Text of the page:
Aside from the different ingredients that may have been included in meal-offerings, as described in the Mishnah onyesterday’s daf (=page), there also were different activities that were done to the menahot as part of the ceremonialTemple service, not all of which applied to each meal-offering. Specifically, the two activities were hagashah – bringing the offering to the altar – and tenufah – lifting or “waving” the offering.
The Mishnah on today’s daf teaches –
Some meal-offerings require hagashah – bringing near to the altar –but not tenufah -waving –some require bringing near to the altar and also waving, some require waving but not bringing near to the altar, and some require neither bringing near to the altar nor waving.
These require bringing near to the altar but not waving:
the meal-offering of fine flour,
that prepared on a griddle,
that prepared in a pan,
the cakes and the wafers,
the meal-offering of the priests,
the meal-offering of the anointed high priest,
the meal-offering of a non-Jew,
the meal-offering of women, and
the sinner’s meal-offering.
Rabbi Shimon says, the meal-offering of the priests and the meal-offering of the anointed high priest do not require bringing near to the altar, since no handful is taken out of them, and where no handful is taken out bringing near to the altar is not necessary.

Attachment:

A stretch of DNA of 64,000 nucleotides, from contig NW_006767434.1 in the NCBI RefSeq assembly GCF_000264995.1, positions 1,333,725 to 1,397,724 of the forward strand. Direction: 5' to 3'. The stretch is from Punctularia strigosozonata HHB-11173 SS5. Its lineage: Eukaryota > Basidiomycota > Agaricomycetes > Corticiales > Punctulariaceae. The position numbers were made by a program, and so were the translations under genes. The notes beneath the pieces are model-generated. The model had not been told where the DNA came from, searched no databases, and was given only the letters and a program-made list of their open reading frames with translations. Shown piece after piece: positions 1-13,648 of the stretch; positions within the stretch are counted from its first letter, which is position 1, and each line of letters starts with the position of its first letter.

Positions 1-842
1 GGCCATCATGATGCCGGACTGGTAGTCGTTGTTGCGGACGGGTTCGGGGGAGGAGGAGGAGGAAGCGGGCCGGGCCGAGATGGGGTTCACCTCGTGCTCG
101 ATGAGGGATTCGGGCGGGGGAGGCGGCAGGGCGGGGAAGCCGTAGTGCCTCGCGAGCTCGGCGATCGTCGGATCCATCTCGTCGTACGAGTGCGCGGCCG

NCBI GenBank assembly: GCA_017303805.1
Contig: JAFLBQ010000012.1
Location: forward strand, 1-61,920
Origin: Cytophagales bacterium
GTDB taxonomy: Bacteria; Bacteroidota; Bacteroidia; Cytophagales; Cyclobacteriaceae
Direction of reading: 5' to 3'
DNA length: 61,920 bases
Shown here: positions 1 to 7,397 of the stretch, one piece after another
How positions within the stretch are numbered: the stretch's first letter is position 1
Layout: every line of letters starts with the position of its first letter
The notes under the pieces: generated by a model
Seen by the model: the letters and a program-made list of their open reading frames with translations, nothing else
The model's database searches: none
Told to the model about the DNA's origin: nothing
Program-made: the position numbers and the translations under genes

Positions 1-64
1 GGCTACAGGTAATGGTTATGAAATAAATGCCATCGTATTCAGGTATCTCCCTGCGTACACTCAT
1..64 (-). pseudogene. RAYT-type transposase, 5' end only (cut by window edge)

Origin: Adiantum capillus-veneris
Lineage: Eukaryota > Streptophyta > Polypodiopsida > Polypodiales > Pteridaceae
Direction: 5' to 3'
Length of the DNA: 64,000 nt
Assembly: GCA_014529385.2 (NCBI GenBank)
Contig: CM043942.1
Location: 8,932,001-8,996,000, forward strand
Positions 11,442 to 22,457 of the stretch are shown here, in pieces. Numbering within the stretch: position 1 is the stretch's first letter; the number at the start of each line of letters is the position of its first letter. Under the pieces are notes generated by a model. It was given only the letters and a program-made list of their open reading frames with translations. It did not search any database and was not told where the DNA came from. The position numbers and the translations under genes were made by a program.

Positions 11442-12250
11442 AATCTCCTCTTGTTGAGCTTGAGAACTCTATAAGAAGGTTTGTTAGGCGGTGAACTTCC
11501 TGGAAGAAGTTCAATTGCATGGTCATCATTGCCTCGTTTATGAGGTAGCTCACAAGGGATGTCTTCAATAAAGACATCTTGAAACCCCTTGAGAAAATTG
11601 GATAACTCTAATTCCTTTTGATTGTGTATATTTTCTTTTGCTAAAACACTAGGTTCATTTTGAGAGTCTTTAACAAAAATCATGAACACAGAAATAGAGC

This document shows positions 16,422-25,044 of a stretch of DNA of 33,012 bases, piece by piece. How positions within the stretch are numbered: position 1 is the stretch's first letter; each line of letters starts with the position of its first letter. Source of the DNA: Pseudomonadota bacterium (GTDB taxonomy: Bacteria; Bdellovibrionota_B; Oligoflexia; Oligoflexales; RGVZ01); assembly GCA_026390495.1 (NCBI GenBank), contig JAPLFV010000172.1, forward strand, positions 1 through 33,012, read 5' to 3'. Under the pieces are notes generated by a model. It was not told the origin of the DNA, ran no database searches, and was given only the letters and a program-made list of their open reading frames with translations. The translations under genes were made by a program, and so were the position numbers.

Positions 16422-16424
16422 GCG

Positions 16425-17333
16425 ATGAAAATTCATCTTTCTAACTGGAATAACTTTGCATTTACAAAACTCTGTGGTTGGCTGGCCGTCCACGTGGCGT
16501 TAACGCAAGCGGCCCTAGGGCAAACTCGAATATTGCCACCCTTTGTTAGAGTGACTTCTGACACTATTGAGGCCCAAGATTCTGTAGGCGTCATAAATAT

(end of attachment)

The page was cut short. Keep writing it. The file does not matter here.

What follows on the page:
The Gemara explains that hagashah – bringing the offering to the altar – which is written specifically regarding the minhat marheshet – the meal-offering prepared in a pan (see Vayikra 2:8), applies to others, as well, based on the passage in Vayikra 6:7.
It required the kohen to bring the meal-offering to the South-west corner of the altar prior to performing kemitzah on the flour.
The requirements of tenufah, or “waving” the offering appear in the next Mishnah and are discussed in detail on daf 62 .